Bunions.  They are a very commonly seen foot deformity.  These deformities usually result after years of uncompensated muscular imbalances in the feet and ankles.  However, sometimes these deformities arise in children and even before their growth plates are closed.

Treating bunions depends on the severity, no matter what age one is.  Bunions in adults and children that are irritating simply because of difficulty in finding shoes can be treated by simple suggestions of appropriate shoe gear to allow enough room that the bunion does not continually rub on the inside of the shoe. 

Small bunions in adults are most often treated conservatively with the goal being to slow the progression as much as possible.  If a mild bunion is painful, treatments such as anti-inflammatories or even physical therapy may be necessary for a short period of time.  The best way to prevent a bunion from worsening is to use custom orthotics.  Orthotics help to rebalance the tendons in the ankle and foot to minimize compensation that can result in a bunion deformity.  If a 'small' bunion is still causing pain, surgery may be a reasonable treatment option.

Larger bunions can be painful in and of themselves, but the situation can become more complicated as the great toe starts to abut or underlap the adjacent toes on the same foot.  This can cause development of hammertoes.  Chronic severe bunions possess a risk of leading to arthritis in the great toe joint due the the malalignment, which places pressure and friction on the cartilage of the joint and can cause erosion of cartilage.  Depending upon the degree of deformity and the condition of the joint, bunions can be corrected while preserving motion in some cases and require fusion in others.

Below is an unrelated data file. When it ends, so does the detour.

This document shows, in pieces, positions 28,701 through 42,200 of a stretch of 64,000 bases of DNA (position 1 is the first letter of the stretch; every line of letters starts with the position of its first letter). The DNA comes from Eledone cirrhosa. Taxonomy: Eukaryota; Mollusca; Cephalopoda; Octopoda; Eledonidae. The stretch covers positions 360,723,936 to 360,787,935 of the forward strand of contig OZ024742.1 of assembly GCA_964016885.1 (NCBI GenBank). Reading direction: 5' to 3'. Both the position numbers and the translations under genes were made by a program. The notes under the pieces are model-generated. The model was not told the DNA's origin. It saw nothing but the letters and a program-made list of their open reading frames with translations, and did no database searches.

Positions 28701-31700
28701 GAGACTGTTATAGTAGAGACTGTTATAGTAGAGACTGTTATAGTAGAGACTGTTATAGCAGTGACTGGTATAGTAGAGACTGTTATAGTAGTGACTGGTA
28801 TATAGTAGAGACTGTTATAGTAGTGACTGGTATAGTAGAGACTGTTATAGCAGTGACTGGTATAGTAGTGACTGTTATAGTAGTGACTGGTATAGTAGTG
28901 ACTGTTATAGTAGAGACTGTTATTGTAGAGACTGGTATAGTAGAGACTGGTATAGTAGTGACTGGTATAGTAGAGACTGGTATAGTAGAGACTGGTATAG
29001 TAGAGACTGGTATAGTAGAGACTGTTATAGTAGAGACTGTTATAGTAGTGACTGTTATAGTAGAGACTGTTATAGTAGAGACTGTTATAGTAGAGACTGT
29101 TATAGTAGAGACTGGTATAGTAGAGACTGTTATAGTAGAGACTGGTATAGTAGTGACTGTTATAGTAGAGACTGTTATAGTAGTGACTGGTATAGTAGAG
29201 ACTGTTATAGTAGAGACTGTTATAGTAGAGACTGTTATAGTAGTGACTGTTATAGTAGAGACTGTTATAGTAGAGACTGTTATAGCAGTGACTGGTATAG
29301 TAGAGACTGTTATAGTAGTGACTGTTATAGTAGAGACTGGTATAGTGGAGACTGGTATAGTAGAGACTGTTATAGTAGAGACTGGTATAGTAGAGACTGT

Bunions in kids are different, in that many adolescent bunions occur in feet with open growth plates.  The growth plates in the feet correlate with some of the typical locations for surgical bone cuts and therefore surgery is not typically recommended for adolescent bunions. 

In many children with adolescent bunions, there is instability in the joint in the middle of the foot that connects to the big toe.  Stabilizing this joint can be accomplished with custom orthotics.  However, orthotics are only effective when being worn and instability in the foot can still pose risk of worsening deformity if one chooses to wear unsupportive shoes.

If bunions in children prove to be painful despite conservative treatment, surgery can be performed, but is not recommended until the growth plates are healed.  Surgery may involve fusing the joint where instability lies to provide a more predictable and permanent solution and reduce the risk of recurrence.  Custom orthotics are always recommended after surgery, also to prevent recurrence.

If you or your spouse have bunions, your child will likely inherit this deformity if treatment is not sought early.  Make an appointment with our office today if you child has a bunion or if you are concerned they may end up with your bunion!  Our doctors will provide you with a thorough assessment and recommendations that you can trust!